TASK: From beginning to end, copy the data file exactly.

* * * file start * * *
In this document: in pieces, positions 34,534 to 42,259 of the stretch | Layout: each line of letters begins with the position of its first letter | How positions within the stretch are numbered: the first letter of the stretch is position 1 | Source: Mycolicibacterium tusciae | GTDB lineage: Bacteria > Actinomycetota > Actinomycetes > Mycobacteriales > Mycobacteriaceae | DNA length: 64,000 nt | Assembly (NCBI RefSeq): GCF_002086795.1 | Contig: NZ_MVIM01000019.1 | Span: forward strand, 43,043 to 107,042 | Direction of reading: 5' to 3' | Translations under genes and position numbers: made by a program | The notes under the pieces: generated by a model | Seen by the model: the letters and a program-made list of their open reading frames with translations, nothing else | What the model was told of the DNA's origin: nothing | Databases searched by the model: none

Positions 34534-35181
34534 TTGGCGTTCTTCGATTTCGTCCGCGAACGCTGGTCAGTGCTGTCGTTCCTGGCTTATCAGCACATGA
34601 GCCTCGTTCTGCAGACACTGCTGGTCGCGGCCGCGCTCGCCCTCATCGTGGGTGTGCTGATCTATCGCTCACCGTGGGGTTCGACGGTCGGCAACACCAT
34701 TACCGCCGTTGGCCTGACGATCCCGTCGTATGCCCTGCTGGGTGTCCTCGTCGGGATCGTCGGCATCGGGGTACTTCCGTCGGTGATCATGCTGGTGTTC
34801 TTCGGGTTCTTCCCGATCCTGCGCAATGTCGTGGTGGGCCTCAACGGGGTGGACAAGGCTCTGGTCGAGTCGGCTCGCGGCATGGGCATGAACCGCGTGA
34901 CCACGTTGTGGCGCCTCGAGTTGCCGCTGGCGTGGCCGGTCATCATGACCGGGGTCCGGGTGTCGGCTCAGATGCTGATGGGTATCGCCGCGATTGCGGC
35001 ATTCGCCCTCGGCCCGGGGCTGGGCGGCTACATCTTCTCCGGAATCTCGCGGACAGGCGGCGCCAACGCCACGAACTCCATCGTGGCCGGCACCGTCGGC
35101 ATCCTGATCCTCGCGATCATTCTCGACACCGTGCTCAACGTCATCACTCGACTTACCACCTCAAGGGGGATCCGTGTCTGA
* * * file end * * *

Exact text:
In this document: in pieces, positions 34,534 to 42,259 of the stretch | Layout: each line of letters begins with the position of its first letter | How positions within the stretch are numbered: the first letter of the stretch is position 1 | Source: Mycolicibacterium tusciae | GTDB lineage: Bacteria > Actinomycetota > Actinomycetes > Mycobacteriales > Mycobacteriaceae | DNA length: 64,000 nt | Assembly (NCBI RefSeq): GCF_002086795.1 | Contig: NZ_MVIM01000019.1 | Span: forward strand, 43,043 to 107,042 | Direction of reading: 5' to 3' | Translations under genes and position numbers: made by a program | The notes under the pieces: generated by a model | Seen by the model: the letters and a program-made list of their open reading frames with translations, nothing else | What the model was told of the DNA's origin: nothing | Databases searched by the model: none

Positions 34534-35181
34534 TTGGCGTTCTTCGATTTCGTCCGCGAACGCTGGTCAGTGCTGTCGTTCCTGGCTTATCAGCACATGA
34601 GCCTCGTTCTGCAGACACTGCTGGTCGCGGCCGCGCTCGCCCTCATCGTGGGTGTGCTGATCTATCGCTCACCGTGGGGTTCGACGGTCGGCAACACCAT
34701 TACCGCCGTTGGCCTGACGATCCCGTCGTATGCCCTGCTGGGTGTCCTCGTCGGGATCGTCGGCATCGGGGTACTTCCGTCGGTGATCATGCTGGTGTTC
34801 TTCGGGTTCTTCCCGATCCTGCGCAATGTCGTGGTGGGCCTCAACGGGGTGGACAAGGCTCTGGTCGAGTCGGCTCGCGGCATGGGCATGAACCGCGTGA
34901 CCACGTTGTGGCGCCTCGAGTTGCCGCTGGCGTGGCCGGTCATCATGACCGGGGTCCGGGTGTCGGCTCAGATGCTGATGGGTATCGCCGCGATTGCGGC
35001 ATTCGCCCTCGGCCCGGGGCTGGGCGGCTACATCTTCTCCGGAATCTCGCGGACAGGCGGCGCCAACGCCACGAACTCCATCGTGGCCGGCACCGTCGGC
35101 ATCCTGATCCTCGCGATCATTCTCGACACCGTGCTCAACGTCATCACTCGACTTACCACCTCAAGGGGGATCCGTGTCTGA